Hackney father’s distress at killer’s bid to move to an open prison

Robert Levy was murdered aged 16 after he tried to help a boy he did not know being threatened with

Robert Levy was murdered aged 16 after he tried to help a boy he did not know being threatened with a knife - Credit: Archant

The family of a murdered teenager have expressed anger that his killer could be moved to open prison without them having a say at a parole hearing.

Robert Levy was 16 when he was stabbed multiple times after he rushed to the aid of a boy he did not know who was being threatened with a knife in September 2004 in Hackney Grove, Hackney.

The teenager, who was studying for his A-levels, sustained fatal injuries and died before he reached hospital.

His killer – who was aged 15 at the time of the attack and cannot be named for legal reasons – received a life sentence for murder with a minimum term of nine years.

However, Robert’s family say they have just been told that his killer, who is up for parole in September, has applied to be sent to open prison under the Guittard judgement. The family fear the absence of a hearing would deprive them of the chance to provide victim impact statements.

Under Guittard, the secretary of state can decide to move life sentence prisoners from closed to open conditions if they meet all the criteria required.

Robert’s father Ian Levy said: “The victim liaison service rang me because we knew he was up for a parole hearing sometime soon and they told me he’s applied under some weird law to bypass the parole system to go straight to an open prison.

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“Apparently people on life sentences can apply under this rule. It makes a mockery of the parole system.

The murderer, who was sentenced in March 2005, is eligible for parole in September 2013.

Mr Levy recalled the original sentencing, saying: “During the summing up, the judge was said he was a model prisoner on remand. But he was isolated.

“With no parole, there’s no test to find out if he has reformed.

“We are bystanders. The government is running rough-shod over victims altogether. I don’t think we are considered or consulted in these cases.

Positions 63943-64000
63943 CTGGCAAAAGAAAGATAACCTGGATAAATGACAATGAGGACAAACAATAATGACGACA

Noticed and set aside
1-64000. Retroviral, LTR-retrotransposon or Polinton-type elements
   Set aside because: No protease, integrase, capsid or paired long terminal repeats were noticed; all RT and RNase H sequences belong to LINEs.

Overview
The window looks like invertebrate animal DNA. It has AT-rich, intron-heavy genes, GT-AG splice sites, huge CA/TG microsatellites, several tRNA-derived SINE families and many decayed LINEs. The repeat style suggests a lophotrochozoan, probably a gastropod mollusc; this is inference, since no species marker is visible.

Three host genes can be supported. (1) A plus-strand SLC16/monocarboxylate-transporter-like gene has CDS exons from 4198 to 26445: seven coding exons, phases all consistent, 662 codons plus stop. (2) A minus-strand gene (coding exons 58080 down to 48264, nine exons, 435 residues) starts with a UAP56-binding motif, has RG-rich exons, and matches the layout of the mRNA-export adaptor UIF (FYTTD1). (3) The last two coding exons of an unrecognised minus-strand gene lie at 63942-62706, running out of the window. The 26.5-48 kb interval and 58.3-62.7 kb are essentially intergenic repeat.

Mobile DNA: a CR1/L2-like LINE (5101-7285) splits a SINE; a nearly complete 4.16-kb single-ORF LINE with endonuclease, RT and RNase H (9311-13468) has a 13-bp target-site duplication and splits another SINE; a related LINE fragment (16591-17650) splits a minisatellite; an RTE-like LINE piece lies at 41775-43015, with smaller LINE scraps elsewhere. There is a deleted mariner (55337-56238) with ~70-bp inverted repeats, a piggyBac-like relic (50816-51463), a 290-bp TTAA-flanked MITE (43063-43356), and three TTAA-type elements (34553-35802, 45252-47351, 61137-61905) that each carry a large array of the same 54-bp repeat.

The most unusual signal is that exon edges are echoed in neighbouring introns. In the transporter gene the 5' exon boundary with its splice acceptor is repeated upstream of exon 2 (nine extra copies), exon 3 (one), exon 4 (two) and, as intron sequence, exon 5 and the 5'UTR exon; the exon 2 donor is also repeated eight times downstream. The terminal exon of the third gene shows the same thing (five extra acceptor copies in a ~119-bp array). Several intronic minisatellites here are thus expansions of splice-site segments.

“I don’t want to say I’ve lost faith but it’s heading that way. Too much is weighted in favour of the perpetrator of a crime and not enough for the victim. It’s just lip service.”

Mr Levy added that he was concerned that the murderer might be allowed out on weekends and come back to the local area.

Robert Levy, a former pupil of Cardinal Pole Catholic School in Morning Lane, Homerton, was studying A-Levels at Wanstead Sixth Form School in Wanstead.

His father added: “It’s very hard. Birthdays are also hard. We try to get on as best we can. But when something like this comes up, it brings it back up again.”

Hackney South and Shoreditch MP Meg Hillier admitted she was “angry on the family’s behalf”, saying: “My concern about it is that with the Parole Board the family have a chance to make a victim impact statement. With this route the prisoner can circumvent the whole Parole Board hearing and the victim’s voice is completely wiped out of the process.

“The Levy family have been planning for the chance to speak about the impact on their family for years and they have been denied that opportunity.”

A Ministry of Justice spokesperson said: “The release of all lifers who have served their minimum terms of imprisonment is solely a matter for the independent Parole Board.

“Parole Board panels cannot direct the release of such prisoners until the panel is satisfied that any risk they present may be safely managed in the community.”